What does ginger liqueur taste like?

In general, ginger liqueurs balance sweetness and spice, with each blend providing a unique twist on this complimentary combination. Some brands are sweeter to the nose, according to Drinkhacker, while others give off notes of citrus, vanilla, herbal, floral, and even cola scents. That's because ginger liqueur lends itself to great flexibility in creation. The proportions of hot and sugary take on new life when combined with additional ingredients. Because of this, some formulations of ginger liqueur work best in cocktails, while others shine when sipped alone.

The base alcohol also matters. Brands made from molasses spirits give the spicy base of rum to the ginger liqueur, and ginger liqueurs made with a cognac base taste sweeter (via Drinkhacker). A neutral liquor like vodka provides a sharper, cleaner taste compared to a brandy-based drink, notes Sidewalk Shoes.

Beyond how much sugar is added to the simple syrup in each blend, the ginger itself can taste quite different. Compared to the common, yellow-colored ginger, white ginger tastes sweeter and more mellow, per Seward Community Co-Op. Other less common gingers include galangal, turmeric, and peacock ginger, which all sport their own unique taste (via 24 Mantra).

Benefits of buying ginger liqueur

Like most things in life, the decision to buy versus to make is split between money and time. For less than $40, you can purchase a quick and easy, ready-made product that comes in a wide variety of flavors, getting you sipping, stirring, and shaking in no time flat (via Drinkhacker). And while homemade versions can be less expensive, there's no doubt that they require time: prepping the ingredients, waiting for the infusion of the ginger, and making the final product. Even if most of that time isn't hard labor, it's certainly worth accounting for when deciding what to do.

Ginger liqueurs on the shelf have also been taste-tested, and you can read reviews to find the drink for you. Finding a brand you like can give you the chance to repeatedly get the exact taste you're seeking, as opposed to the uncertainty of what could emerge from your own liqueur-making attempts. Most importantly, If you've got dietary restrictions, sometimes a certified beverage can ease your mind and let you enjoy what you're sipping. For example, Barrow's Intense Ginger Liqueur is "44-proof, vegan, kosher, and gluten-free," making it a no-brainer for cocktail and cordial fans who need that extra reassurance.

Benefits of making your own ginger liqueur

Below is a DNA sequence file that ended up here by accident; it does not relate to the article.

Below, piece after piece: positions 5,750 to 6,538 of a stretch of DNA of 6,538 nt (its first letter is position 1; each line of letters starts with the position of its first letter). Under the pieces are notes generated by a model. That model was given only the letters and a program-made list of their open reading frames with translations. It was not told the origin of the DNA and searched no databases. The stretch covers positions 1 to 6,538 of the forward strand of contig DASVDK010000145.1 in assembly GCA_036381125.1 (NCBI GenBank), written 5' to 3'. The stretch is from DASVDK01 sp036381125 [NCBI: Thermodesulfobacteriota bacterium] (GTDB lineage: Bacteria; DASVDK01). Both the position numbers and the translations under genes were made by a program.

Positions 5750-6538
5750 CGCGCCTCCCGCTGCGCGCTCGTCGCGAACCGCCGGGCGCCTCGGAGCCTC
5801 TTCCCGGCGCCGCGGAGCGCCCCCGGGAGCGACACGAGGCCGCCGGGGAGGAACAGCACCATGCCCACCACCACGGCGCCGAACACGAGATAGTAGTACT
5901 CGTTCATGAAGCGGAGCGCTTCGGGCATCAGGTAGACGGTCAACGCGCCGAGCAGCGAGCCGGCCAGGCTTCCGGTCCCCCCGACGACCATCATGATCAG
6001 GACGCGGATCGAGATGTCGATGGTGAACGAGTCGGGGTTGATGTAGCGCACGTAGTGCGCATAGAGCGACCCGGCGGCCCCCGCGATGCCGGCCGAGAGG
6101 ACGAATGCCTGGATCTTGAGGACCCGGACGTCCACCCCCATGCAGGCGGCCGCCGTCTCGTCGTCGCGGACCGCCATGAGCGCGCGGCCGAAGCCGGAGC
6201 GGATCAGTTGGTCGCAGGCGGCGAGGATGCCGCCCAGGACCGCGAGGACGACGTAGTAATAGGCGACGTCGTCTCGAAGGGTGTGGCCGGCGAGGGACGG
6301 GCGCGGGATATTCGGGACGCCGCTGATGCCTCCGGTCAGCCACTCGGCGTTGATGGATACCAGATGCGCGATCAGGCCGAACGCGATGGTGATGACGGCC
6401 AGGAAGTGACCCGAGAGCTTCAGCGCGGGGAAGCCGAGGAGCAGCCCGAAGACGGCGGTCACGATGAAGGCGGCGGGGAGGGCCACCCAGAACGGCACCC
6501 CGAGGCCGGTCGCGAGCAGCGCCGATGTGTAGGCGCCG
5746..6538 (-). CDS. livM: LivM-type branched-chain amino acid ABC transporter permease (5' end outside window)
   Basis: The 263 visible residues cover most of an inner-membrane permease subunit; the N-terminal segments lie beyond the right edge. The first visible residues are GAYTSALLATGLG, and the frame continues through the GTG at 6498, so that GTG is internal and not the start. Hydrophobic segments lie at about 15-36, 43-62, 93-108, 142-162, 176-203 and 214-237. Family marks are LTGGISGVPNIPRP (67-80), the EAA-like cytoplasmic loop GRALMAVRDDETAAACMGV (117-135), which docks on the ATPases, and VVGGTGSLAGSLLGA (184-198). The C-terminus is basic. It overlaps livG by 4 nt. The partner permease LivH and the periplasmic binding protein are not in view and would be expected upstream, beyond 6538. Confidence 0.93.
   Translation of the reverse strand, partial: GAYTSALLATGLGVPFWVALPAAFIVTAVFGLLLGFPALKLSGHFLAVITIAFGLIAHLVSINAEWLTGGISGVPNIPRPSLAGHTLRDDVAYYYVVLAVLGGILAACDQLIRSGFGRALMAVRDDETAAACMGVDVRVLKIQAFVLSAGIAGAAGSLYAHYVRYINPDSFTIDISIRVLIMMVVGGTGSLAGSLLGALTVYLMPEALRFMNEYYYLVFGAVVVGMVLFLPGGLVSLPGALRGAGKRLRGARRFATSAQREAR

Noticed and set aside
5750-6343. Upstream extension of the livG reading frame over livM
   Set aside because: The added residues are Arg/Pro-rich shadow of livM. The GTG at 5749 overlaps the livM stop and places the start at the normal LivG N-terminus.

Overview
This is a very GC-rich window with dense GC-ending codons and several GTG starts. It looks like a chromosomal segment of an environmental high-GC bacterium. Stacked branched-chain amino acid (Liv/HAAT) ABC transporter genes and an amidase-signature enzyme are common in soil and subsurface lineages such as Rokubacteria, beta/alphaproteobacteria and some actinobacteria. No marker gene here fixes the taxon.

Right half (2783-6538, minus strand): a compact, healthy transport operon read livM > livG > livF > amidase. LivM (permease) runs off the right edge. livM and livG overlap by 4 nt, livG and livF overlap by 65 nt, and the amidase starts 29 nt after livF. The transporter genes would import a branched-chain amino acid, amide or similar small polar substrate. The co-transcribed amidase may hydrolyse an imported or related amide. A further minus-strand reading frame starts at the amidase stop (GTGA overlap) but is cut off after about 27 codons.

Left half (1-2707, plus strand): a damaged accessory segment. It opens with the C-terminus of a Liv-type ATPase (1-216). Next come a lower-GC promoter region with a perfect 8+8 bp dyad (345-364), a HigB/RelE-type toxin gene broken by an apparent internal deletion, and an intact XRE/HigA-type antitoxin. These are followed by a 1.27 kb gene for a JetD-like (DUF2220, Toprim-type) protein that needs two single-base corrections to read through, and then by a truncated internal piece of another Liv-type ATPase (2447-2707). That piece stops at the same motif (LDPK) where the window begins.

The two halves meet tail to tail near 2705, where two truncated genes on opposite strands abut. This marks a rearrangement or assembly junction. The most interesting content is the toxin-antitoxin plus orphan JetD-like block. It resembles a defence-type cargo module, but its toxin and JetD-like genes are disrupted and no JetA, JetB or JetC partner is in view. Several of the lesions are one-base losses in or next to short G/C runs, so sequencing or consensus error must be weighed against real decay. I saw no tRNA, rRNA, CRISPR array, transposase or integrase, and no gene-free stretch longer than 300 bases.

Despite the convenience and security of store-bought ginger liqueur, there's nothing quite like the satisfaction of making something yourself (via Upscale Living). DIY ginger liqueur is easily customizable, and if you're the kind of person who enjoys expressing yourself through food and drink, becoming a ginger liqueur connoisseur might just be your calling. Create a flavor all your own by infusing an alcohol of your choice with additional ingredients like vanilla beans, lemons, and pepper. This recipe from Imbibe magazine even includes chamomile. And because the sweet-spicy combo plays so well with other flavors, you can experiment to your heart's content.

In making the liqueur yourself, you can adjust the amount of simple syrup that goes in — or you could opt for an alternative sweetener like agave or sugar-free options like monk fruit sweetener and Purecane. Not only can this reduce the amount of added sugars in your diet, but it can also shape the taste of your cordial, centering the focus on the bite of the ginger and other surrounding flavors rather than relying on the sugar.

Ultimately, making your own ginger liqueur is likely less expensive and doesn't require a ton of your time. The result, however, provides great satisfaction, especially for an activity that gives back so much for so little effort.

Differences between store-bought and homemade ginger liqueurs

Besides the obvious disparities in costs, convenience, and control, the biggest difference between ready-made ginger liqueurs and homemade recipes is that you'll instinctively care for and enjoy your handmade liqueur more than you would the nicest bottle of liqueur. That's because of the Ikea effect (via The Decision Lab). This psychological phenomenon named after the furniture company causes us to place a higher value on things we helped build rather than on things we purchased in their final state.

But just because you care more for something you made rather than something you bought doesn't make it objectively better. In other words, if you pour a ginger liqueur cocktail for a friend, and they don't fall over themselves with compliments, it may be because your creation doesn't quite match up to external expectations. 

Likewise, if you find yourself spending more money to make your ginger liqueur than what it would have cost to simply purchase a bottle, you may be suffering from the retrospective bias that comes with the Ikea effect. To avoid this trap, consider the cost of the store-brand bottle of ginger liqueur compared with the worth of your time. Yes, DIY recipes can be fun and satisfying, but if they don't produce the desired outcome, they might not be worth even the minimal amount of time they take to make.

Proper preparation is key to making great ginger liqueur